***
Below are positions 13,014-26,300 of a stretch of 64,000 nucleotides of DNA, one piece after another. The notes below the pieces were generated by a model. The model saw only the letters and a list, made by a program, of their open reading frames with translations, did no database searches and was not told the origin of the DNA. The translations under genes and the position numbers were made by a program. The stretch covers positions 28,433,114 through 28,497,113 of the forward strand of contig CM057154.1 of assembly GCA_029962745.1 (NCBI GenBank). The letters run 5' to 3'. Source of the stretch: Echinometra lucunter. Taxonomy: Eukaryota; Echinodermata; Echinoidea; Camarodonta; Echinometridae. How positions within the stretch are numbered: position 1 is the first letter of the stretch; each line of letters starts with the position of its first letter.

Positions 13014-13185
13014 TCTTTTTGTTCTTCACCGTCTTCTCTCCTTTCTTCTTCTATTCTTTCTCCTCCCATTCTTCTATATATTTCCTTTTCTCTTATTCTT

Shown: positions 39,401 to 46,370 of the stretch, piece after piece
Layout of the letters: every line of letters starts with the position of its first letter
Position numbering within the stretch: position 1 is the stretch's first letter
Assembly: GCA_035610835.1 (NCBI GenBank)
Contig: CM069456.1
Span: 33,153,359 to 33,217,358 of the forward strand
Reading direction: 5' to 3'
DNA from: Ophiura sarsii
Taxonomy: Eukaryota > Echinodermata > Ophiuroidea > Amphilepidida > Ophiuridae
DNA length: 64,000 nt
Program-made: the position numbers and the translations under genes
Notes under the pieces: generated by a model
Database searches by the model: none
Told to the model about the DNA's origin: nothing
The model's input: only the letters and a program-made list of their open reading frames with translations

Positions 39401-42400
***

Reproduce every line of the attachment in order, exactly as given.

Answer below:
Below are positions 13,014-26,300 of a stretch of 64,000 nucleotides of DNA, one piece after another. The notes below the pieces were generated by a model. The model saw only the letters and a list, made by a program, of their open reading frames with translations, did no database searches and was not told the origin of the DNA. The translations under genes and the position numbers were made by a program. The stretch covers positions 28,433,114 through 28,497,113 of the forward strand of contig CM057154.1 of assembly GCA_029962745.1 (NCBI GenBank). The letters run 5' to 3'. Source of the stretch: Echinometra lucunter. Taxonomy: Eukaryota; Echinodermata; Echinoidea; Camarodonta; Echinometridae. How positions within the stretch are numbered: position 1 is the first letter of the stretch; each line of letters starts with the position of its first letter.

Positions 13014-13185
13014 TCTTTTTGTTCTTCACCGTCTTCTCTCCTTTCTTCTTCTATTCTTTCTCCTCCCATTCTTCTATATATTTCCTTTTCTCTTATTCTT

Shown: positions 39,401 to 46,370 of the stretch, piece after piece
Layout of the letters: every line of letters starts with the position of its first letter
Position numbering within the stretch: position 1 is the stretch's first letter
Assembly: GCA_035610835.1 (NCBI GenBank)
Contig: CM069456.1
Span: 33,153,359 to 33,217,358 of the forward strand
Reading direction: 5' to 3'
DNA from: Ophiura sarsii
Taxonomy: Eukaryota > Echinodermata > Ophiuroidea > Amphilepidida > Ophiuridae
DNA length: 64,000 nt
Program-made: the position numbers and the translations under genes
Notes under the pieces: generated by a model
Database searches by the model: none
Told to the model about the DNA's origin: nothing
The model's input: only the letters and a program-made list of their open reading frames with translations

Positions 39401-42400